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Configuring File and Storage Services Windows Server

Disk storage is a requirement for just about every computer and application used in any corporate environment. Administrators have some familiarity with storage, whether it is internal storage, a locally attached set of disks, or network attached storage (NAS). In this tutorial, we will examine the various aspects of Windows Server 2012 storage and firewall services. The various types of storage technologies, this tutorial will primarily focus on iSCSI because of the native features in Windows Server 2012. We will also look at how to protect your disk and system by using Windows Firewall.

Storage in Windows Server 2012

As an IT administrator, you'll need to ask many questions before you start setting up a server. What type of disks should be used? What type of RAID sets should be made? What type of hardware platform should be purchased? These are all questions that must be asked when planning for storage in a Windows Server 2012 server. In the following sections, we will answer these questions so that you can make the best decisions for storage in your network's environment.

Initializing Disks

To begin, we must first discuss how to add disk drives to a server. Once a disk drive has been physically installed, it must be initialized by selecting the type of partition. Different types of partition styles are used to initialize disks: Master Boot Record (MBR) and GUID Partition Table (GPT).

MBR has a partition table that indicates where the partitions are located on the disk drive, and with this particular partition style, only volumes up to 2 terabytes (2,048 gigabytes) are supported. An MBR drive can have up to four primary partitions or three primary partitions and one extended partition that can be divided into unlimited logical drives.

Windows Server 2012 can boot off only an MBR disk unless it is based on the Extensible Firmware Interface (EFI); then it can boot from GPT. An Itanium server is an example of EFI-based system. GPT is not constrained by the same limitations as MBR. In fact, a GPT disk drive can support volumes of up to 18 exabytes (18,874,368 million terabytes) and 128 partitions. As a result, GPT is recommended for disks larger than 2 TB or disks used on Itanium-based computers. Below the process of initializing additional disk drives to an active computer running Windows Server 2012. If you're not adding a new drive, then stop after step 4.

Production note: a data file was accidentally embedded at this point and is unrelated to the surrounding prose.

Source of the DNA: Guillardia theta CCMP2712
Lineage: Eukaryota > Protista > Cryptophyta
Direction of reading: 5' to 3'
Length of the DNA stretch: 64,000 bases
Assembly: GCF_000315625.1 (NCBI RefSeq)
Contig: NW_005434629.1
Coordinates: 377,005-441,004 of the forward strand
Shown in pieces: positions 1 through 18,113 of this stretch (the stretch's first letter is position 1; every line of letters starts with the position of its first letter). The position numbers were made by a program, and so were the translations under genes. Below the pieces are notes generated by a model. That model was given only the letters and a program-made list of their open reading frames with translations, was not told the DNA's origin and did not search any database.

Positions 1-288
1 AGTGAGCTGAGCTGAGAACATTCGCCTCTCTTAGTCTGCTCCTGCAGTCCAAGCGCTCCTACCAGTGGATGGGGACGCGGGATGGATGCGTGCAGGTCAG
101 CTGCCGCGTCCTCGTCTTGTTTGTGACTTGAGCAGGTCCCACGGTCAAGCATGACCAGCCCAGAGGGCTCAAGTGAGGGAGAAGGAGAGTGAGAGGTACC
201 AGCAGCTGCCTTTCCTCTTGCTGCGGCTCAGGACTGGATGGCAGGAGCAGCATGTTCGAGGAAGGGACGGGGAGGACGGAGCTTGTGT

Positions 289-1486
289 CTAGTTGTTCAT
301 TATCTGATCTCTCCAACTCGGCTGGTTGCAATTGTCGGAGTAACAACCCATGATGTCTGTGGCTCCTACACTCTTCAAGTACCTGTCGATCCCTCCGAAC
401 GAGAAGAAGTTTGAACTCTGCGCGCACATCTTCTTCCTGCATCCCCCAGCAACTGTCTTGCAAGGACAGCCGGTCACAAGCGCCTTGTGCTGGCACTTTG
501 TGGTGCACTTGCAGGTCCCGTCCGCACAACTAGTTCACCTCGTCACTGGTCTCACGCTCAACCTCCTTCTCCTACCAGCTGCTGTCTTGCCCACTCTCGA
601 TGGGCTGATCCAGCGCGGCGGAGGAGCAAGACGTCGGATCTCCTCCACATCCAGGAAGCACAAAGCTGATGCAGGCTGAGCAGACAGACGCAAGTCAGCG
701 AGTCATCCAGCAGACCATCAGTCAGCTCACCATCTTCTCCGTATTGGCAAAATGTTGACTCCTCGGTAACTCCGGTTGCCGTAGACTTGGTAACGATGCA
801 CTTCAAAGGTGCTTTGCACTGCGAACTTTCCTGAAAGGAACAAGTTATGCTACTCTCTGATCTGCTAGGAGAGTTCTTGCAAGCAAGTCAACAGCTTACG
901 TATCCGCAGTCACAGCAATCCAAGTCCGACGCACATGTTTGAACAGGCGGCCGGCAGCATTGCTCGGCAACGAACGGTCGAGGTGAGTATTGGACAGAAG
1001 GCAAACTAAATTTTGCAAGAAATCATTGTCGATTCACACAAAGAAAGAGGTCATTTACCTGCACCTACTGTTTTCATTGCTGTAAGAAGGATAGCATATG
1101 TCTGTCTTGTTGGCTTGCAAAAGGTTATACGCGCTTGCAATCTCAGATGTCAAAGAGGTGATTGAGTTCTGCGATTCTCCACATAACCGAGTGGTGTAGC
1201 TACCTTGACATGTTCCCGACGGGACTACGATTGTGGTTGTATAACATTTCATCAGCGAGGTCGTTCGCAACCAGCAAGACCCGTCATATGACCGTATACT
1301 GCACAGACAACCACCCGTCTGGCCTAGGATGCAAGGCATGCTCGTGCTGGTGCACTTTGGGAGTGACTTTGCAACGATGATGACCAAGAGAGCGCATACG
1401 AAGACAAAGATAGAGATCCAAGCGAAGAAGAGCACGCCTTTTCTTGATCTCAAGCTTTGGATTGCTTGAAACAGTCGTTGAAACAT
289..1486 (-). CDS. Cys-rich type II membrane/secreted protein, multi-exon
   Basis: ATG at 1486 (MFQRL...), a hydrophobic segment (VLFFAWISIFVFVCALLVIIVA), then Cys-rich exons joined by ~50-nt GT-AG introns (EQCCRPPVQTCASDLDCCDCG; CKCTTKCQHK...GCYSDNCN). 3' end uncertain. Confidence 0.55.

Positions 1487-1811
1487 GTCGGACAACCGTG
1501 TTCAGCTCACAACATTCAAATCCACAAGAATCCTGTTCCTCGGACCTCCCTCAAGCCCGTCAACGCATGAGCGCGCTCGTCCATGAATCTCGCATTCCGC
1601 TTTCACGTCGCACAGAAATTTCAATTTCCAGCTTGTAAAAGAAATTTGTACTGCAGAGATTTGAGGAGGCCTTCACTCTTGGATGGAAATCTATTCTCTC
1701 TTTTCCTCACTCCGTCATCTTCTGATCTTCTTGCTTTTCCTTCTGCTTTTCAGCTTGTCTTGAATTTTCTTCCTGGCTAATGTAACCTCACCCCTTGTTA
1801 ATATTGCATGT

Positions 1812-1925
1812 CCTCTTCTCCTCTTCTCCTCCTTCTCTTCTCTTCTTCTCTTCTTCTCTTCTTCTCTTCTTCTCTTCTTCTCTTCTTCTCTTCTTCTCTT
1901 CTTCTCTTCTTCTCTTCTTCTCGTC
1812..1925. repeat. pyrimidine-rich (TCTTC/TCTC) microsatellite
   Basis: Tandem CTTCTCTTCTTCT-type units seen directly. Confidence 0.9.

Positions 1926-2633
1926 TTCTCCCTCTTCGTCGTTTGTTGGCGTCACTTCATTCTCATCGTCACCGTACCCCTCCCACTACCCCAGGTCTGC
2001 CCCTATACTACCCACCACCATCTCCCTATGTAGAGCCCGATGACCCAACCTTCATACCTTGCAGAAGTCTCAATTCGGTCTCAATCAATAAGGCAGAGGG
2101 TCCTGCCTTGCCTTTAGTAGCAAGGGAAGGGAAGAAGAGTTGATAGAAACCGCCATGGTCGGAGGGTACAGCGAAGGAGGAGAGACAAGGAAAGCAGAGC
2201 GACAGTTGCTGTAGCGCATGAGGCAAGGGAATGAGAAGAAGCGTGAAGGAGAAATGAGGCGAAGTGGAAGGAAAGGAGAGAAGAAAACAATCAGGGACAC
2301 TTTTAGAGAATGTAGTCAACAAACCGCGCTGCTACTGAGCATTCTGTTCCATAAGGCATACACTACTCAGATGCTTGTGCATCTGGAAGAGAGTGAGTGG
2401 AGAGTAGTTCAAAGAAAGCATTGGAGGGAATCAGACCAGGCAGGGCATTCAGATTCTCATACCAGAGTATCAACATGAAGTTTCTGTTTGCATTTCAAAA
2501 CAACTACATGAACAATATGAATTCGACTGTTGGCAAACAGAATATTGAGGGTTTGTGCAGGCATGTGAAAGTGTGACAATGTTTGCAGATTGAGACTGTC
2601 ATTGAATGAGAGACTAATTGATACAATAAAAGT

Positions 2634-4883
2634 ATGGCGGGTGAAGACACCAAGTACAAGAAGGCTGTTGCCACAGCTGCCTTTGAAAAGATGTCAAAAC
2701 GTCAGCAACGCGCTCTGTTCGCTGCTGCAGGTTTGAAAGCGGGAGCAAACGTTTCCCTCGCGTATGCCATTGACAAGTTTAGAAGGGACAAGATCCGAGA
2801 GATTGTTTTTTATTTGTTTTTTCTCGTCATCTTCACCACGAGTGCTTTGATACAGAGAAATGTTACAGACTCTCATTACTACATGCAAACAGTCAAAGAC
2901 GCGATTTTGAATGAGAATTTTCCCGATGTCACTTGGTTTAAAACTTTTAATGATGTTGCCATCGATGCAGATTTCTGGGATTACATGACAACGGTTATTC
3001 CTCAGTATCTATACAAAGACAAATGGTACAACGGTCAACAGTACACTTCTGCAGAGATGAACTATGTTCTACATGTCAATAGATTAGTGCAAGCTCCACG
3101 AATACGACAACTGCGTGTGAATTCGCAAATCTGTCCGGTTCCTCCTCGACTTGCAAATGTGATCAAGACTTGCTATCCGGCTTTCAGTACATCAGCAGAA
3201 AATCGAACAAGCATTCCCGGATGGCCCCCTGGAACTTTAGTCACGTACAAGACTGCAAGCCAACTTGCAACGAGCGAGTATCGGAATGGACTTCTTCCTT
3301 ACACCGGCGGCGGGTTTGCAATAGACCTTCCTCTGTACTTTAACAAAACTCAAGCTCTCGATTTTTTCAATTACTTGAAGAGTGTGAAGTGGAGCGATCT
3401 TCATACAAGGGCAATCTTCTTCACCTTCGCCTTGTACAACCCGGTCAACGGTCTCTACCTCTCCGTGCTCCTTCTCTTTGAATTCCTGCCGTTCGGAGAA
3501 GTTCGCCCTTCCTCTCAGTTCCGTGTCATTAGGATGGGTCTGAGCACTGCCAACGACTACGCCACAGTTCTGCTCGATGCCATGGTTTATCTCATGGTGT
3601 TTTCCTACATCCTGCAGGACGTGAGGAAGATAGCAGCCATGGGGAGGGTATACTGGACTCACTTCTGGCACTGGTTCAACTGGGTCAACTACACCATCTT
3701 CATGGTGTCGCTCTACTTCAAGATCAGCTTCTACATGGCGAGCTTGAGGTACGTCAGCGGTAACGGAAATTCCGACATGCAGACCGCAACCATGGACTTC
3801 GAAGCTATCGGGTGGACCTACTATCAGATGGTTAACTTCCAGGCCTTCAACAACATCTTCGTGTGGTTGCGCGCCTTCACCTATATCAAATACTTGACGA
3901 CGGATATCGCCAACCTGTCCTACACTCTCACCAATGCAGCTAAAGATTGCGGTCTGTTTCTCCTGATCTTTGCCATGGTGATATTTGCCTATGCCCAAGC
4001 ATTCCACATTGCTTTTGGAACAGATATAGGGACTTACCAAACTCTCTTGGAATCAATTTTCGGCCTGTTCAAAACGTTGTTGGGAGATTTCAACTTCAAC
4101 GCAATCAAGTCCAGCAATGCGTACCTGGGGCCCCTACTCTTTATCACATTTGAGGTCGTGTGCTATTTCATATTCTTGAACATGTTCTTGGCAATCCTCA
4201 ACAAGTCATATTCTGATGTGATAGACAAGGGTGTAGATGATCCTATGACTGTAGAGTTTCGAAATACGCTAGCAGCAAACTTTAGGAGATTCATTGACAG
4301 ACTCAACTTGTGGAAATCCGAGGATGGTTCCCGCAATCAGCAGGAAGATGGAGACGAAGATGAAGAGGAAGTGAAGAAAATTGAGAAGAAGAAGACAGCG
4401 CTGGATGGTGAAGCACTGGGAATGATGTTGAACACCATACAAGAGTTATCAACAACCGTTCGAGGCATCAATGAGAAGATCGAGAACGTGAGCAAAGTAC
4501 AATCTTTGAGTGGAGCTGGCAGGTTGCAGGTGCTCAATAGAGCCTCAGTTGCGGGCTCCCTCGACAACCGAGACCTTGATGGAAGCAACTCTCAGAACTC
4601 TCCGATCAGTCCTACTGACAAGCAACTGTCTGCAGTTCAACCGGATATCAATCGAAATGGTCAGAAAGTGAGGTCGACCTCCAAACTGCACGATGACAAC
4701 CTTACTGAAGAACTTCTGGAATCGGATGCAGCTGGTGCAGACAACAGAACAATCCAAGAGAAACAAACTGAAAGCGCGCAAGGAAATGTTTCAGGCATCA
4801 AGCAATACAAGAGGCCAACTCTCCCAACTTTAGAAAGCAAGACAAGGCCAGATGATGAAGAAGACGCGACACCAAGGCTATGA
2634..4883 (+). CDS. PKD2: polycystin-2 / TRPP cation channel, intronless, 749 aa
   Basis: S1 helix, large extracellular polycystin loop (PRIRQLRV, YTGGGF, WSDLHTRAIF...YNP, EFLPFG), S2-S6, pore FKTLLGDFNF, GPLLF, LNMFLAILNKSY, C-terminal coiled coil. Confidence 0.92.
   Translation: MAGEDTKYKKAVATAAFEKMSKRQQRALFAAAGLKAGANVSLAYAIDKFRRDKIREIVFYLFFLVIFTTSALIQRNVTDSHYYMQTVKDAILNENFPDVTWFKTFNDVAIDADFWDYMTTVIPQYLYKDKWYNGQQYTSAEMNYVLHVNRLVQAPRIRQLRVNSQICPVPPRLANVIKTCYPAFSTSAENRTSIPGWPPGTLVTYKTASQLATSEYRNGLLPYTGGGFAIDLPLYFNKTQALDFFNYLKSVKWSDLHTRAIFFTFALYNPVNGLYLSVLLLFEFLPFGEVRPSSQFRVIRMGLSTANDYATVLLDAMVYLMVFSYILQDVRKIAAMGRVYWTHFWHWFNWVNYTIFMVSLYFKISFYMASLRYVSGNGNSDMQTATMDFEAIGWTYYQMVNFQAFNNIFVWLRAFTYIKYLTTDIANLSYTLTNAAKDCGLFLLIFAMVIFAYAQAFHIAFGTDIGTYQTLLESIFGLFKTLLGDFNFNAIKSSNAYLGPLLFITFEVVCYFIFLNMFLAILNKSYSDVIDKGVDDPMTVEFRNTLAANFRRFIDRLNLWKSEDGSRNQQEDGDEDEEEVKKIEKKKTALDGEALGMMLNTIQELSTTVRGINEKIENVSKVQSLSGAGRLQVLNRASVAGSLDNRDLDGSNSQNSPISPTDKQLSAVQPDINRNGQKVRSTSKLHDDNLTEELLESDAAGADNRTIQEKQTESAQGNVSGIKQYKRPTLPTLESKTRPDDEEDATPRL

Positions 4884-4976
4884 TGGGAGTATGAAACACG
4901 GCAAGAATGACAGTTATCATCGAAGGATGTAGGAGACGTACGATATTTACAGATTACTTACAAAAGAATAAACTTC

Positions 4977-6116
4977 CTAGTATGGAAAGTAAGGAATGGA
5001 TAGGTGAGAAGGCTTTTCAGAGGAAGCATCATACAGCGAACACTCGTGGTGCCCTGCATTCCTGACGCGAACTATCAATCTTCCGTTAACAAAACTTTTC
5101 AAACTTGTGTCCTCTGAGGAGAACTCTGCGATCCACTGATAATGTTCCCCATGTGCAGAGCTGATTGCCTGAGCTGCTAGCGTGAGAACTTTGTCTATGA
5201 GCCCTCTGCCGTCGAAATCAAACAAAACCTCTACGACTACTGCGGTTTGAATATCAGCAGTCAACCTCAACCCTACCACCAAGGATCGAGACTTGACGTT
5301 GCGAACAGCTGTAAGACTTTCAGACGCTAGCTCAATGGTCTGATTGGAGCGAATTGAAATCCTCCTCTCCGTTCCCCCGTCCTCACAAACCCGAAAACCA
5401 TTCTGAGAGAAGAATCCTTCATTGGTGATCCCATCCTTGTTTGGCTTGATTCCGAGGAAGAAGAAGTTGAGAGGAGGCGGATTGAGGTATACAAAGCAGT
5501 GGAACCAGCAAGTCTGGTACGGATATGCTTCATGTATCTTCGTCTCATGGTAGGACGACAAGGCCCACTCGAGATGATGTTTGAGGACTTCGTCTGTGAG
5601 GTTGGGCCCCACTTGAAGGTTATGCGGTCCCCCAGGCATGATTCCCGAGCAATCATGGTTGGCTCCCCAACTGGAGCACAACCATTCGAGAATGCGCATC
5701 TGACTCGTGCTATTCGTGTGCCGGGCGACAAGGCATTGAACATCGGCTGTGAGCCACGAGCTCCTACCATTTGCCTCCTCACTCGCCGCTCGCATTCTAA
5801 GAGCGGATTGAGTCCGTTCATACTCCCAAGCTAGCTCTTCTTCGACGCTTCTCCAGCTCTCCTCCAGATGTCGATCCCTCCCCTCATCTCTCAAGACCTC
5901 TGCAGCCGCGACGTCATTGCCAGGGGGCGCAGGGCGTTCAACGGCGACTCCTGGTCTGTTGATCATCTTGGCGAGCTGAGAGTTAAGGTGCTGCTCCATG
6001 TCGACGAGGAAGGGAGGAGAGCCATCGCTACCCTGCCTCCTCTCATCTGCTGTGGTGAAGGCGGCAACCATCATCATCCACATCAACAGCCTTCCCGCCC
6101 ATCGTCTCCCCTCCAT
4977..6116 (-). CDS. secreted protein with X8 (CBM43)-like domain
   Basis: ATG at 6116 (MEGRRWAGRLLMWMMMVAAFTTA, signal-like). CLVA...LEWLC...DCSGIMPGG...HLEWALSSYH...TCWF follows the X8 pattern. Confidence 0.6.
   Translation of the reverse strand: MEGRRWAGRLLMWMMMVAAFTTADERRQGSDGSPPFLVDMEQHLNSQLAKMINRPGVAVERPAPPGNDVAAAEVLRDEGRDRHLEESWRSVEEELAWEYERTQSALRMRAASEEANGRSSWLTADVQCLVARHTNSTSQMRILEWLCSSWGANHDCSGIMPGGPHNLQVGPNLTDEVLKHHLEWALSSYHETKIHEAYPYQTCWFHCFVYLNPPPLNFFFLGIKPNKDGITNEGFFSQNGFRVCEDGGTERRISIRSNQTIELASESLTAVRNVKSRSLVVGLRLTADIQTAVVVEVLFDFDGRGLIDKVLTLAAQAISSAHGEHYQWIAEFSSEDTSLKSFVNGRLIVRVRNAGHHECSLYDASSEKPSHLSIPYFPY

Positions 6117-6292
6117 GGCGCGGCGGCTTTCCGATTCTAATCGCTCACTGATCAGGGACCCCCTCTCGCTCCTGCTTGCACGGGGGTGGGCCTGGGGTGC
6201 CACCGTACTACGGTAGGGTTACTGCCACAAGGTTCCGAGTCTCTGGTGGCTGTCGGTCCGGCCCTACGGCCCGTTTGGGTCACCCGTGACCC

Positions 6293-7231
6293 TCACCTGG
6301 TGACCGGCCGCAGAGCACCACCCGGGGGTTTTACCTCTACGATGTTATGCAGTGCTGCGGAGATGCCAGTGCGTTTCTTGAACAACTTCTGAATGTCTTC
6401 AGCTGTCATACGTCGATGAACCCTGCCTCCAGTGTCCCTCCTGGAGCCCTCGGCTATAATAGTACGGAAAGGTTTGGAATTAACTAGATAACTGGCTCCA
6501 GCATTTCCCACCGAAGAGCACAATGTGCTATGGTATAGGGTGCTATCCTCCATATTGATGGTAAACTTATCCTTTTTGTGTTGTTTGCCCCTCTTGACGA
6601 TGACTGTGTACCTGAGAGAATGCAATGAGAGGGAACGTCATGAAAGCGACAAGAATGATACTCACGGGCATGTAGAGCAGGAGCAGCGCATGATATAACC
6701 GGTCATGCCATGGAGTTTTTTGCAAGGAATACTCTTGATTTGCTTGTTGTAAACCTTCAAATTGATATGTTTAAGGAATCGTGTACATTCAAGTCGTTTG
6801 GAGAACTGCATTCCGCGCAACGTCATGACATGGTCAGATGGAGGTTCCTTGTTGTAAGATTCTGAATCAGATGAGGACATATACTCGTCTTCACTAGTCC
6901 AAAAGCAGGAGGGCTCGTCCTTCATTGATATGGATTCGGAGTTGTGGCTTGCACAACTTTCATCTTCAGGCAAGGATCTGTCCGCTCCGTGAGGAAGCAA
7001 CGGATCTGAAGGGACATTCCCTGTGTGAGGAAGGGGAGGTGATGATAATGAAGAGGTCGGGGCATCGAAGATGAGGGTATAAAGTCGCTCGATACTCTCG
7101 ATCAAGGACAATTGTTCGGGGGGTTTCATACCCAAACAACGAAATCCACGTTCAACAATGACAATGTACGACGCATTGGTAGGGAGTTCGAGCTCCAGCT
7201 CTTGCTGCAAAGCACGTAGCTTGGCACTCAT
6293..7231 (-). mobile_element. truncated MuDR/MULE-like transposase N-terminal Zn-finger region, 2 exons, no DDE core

Initializing Disk Drives

  1. Open Computer Management under Administrative Tools.
  2. Select Disk Management.
  3. After disk drives have been installed, right-click Disk Management and select Rescan Disks.
  4. A pop-up box appears indicating that the server is scanning for new disks. If you did not add a new disk, go to step 9.
  5. After the server has completed the scan, the new disk appears as Unknown.
  6. Right-click the Unknown disk and select Initialize Disk.
  7. A pop-up box appears asking for the partition style. For this section, choose MBR.
  8. Click OK.
  9. Close Computer Management.

The disk will now appear online as a basic disk with unallocated space.

Working with Basic and Dynamic Disks

Windows Server 2012 supports two types of disk configurations: basic and dynamic. Basic disks are divided into partitions and can be used with previous versions of Windows. Dynamic disks are divided into volumes and can be used with Windows 2000 Server and later releases.

When a disk is initialized, it is automatically created as a basic disk, but when a new fault-tolerant (RAID) volume set is created, the disks in the set are converted to dynamic disks. Fault-tolerance features and the ability to modify disks without having to reboot the server are what distinguish dynamic disks from basic disks.

A basic disk can simply be converted to a dynamic disk without loss of data. When a basic disk is converted, the partitions are automatically changed to the appropriate volumes. However, converting a dynamic disk back to a basic disk is not as simple. First, all of the data on the dynamic disk must be backed up or moved. Then all of the volumes on the dynamic disk have to be deleted. The dynamic disk can then be converted to a basic disk. Partitions and logical drives can be created and the data restored.

The following are actions that can be performed on basic disks:

  • Format partitions.
  • Mark partitions as active.
  • Create and delete primary and extended partitions.
  • Create and delete logical drives.
  • Convert from a basic disk to a dynamic disk.

The following are actions that can be performed on dynamic disks:

  • Create and delete simple, striped, spanned, mirrored, or RAID-5 volumes.
  • Remove or break a mirrored volume.
  • Extend simple or spanned volumes.
  • Repair mirrored or RAID-5 volumes.
  • Convert from a dynamic disk to basic after deleting all volumes.

Converting a Basic Disk to a Dynamic Disk

  1. Open Computer Management under Administrative Tools.
  2. Select Disk Management.
  3. Right-click a basic disk that you want to convert, and select Convert To Dynamic Disk.
  4. The Convert To Dynamic Disk dialog box appears. From here, select all of the disks that you want to convert to dynamic disks. In this section, only one disk will be converted.
  5. Click OK.
  6. The Convert To Dynamic Disk dialog box changes to the Disks To Convert dialog box and shows the disk/disks that will be converted to dynamic disks.
  7. Click Convert.
  8. Disk Management will warn that if you convert the disk to dynamic, you will not be able to start the installed operating system from any volume on the disk (except the current boot volume).
  9. Click Yes.
  10. Close Computer Management.

The converted disk will now show as dynamic in Disk Management.